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WHO IS RESPONSIBLE FOR MANAGING YOUR COMPANY'S IMAGE?

I had the idea for this post after having ended a cold call campaign for a training company. After 1,500 calls, I can say that the vast majority of companies in Montreal and Quebec City regions treat people very well ... but not all of them.

There were several companies that had no need for the service I was offering, and the ones that distinguished themselves were saying “no” in the best possible way (I disregard here the companies that said yes, as, of course, they all had a beautiful approach). For others however, once they identified that the service was not for them, the conversation was abrupt, short and sometimes downright unpleasant.

Why write about this? Because every interaction is an opportunity to make your business stand out and be positively perceived. I am not suggesting that you should buy something you do not need just to cater to your image. Nor do I recommend directing the proposal or the person to the trash (eg: "please send your communication to the general e-mail folder"), but to have a simple approach, which can be both direct and friendly. And if you're afraid that being nice will allow the salesperson to insist? Well, there are many ways to be firm while being friendly. Some options:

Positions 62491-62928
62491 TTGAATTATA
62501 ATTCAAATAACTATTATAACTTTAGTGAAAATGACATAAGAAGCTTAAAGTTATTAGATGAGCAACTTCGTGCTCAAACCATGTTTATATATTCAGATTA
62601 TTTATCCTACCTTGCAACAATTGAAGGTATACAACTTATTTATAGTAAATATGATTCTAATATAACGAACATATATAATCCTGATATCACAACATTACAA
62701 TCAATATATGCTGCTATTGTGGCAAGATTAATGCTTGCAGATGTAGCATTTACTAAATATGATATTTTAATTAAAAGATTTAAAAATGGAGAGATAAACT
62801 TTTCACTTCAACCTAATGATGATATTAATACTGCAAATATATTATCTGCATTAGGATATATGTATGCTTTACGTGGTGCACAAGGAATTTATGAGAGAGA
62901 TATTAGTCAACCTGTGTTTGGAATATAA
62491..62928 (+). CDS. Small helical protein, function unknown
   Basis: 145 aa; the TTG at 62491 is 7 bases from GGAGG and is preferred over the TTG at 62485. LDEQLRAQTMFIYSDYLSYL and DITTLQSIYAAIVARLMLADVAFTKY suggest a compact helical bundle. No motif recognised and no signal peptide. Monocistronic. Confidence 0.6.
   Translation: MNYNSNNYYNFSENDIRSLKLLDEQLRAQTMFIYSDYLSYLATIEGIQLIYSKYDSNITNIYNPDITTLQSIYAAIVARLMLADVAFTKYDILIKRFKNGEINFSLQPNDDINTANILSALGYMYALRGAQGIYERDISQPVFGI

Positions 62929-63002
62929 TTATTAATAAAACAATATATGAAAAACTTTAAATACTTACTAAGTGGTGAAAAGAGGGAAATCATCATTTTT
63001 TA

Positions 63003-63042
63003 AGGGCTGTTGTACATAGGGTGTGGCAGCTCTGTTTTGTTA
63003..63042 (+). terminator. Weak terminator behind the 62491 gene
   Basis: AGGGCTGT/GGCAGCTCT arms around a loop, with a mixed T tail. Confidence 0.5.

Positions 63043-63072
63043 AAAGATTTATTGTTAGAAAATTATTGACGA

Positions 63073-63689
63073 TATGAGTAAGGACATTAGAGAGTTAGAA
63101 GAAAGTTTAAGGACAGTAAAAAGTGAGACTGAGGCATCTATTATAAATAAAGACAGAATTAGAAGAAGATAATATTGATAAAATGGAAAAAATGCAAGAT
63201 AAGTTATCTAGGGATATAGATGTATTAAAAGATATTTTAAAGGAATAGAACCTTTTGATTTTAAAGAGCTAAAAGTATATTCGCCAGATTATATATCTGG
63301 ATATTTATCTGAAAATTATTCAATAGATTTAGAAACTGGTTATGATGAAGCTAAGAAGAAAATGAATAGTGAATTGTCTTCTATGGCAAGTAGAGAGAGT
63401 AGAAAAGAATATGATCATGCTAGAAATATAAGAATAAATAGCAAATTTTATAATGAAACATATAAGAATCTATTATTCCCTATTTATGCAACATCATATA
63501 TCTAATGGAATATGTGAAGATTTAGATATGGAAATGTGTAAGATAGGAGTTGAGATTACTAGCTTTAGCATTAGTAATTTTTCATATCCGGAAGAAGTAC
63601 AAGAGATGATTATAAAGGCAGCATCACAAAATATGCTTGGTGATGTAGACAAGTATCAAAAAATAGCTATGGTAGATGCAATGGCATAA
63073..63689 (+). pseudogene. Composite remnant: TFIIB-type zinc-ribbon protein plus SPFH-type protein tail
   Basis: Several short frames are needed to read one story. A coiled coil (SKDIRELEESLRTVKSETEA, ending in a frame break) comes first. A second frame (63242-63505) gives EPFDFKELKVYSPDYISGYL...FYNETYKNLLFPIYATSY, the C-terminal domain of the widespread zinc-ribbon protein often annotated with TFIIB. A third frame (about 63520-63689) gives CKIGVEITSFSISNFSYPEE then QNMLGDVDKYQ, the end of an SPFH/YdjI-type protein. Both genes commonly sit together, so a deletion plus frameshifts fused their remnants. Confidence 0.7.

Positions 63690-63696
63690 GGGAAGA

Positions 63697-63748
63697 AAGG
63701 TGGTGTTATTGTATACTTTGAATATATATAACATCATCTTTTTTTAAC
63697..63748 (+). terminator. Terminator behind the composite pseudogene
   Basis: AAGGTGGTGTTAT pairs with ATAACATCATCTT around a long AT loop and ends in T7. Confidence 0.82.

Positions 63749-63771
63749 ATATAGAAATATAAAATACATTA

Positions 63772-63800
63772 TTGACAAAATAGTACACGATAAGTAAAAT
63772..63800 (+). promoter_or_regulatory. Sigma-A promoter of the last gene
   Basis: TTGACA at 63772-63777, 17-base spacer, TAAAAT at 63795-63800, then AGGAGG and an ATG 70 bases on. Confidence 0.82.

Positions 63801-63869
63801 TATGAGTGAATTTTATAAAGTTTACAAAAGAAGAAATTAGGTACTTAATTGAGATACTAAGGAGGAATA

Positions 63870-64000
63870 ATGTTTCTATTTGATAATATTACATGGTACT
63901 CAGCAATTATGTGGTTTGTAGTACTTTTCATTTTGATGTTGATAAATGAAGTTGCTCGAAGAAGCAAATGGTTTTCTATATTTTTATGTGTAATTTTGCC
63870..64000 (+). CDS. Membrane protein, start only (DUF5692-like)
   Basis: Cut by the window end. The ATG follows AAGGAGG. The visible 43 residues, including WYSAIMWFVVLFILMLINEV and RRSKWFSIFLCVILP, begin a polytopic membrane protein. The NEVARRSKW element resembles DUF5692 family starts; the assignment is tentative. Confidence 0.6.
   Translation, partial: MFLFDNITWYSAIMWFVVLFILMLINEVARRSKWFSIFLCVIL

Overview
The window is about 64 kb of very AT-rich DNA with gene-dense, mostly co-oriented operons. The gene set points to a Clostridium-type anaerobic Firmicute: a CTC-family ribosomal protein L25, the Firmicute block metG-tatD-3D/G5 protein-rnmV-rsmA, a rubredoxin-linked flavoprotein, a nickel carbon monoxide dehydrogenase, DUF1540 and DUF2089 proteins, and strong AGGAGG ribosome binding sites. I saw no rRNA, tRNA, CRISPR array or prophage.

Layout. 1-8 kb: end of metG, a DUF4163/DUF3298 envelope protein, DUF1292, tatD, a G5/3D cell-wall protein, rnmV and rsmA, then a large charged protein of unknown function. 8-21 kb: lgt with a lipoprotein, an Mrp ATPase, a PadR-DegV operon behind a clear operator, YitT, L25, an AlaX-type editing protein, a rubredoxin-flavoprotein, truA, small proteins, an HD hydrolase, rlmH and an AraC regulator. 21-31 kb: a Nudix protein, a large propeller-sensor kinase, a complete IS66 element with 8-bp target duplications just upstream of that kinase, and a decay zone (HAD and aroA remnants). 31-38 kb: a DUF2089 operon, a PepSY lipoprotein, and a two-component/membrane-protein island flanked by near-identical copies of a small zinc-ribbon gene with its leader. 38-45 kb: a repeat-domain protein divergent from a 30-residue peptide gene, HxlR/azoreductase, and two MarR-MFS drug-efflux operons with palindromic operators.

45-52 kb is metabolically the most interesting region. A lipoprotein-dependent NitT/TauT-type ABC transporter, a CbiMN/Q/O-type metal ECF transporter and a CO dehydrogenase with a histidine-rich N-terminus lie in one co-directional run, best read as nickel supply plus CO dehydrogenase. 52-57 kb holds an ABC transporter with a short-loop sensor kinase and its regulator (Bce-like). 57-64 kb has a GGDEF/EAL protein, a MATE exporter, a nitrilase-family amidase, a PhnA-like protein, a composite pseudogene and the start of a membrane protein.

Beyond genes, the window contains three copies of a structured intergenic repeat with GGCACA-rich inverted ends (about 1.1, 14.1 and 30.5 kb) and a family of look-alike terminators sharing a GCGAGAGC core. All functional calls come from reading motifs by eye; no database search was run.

1. - We already have a provider with whom we are very satisfied with;
  2. - We have not identified this need for the current year;  
  3. - We do not have a budget for this product/service at the moment.   

  4. If you are faced with a persistent salesperson, a technique that I use and works every time is to say:  ”I understand what you do and I appreciate it, but I have just said no a few times. It is important that you understand my position” - and everything stops there. 


Is it important to have a pleasant approach only with sellers? What about the candidates who did not get the job? How do you manage your image with these people? How about your relationship with your suppliers? Your investors? Your subcontractors?

The reality is that every contact with the outside and inside world helps build your company's brand. And usually the time it takes to be friendly is about the same time it takes to be impolite.

For my part, I want to improve my communication with candidates who did not get the job. Even if I say in the advertisement that only the selected candidates will be contacted, I think I can do better. I am on it.

Which part of your business do you feel could benefit from this approach?  Which part of your business could be friendlier? 

Looking forward to reading your comments.

In the meantime, happy thinking.

 

Stéphane Elmaleh-Riel, B.Ed, MBA
Marketing consultant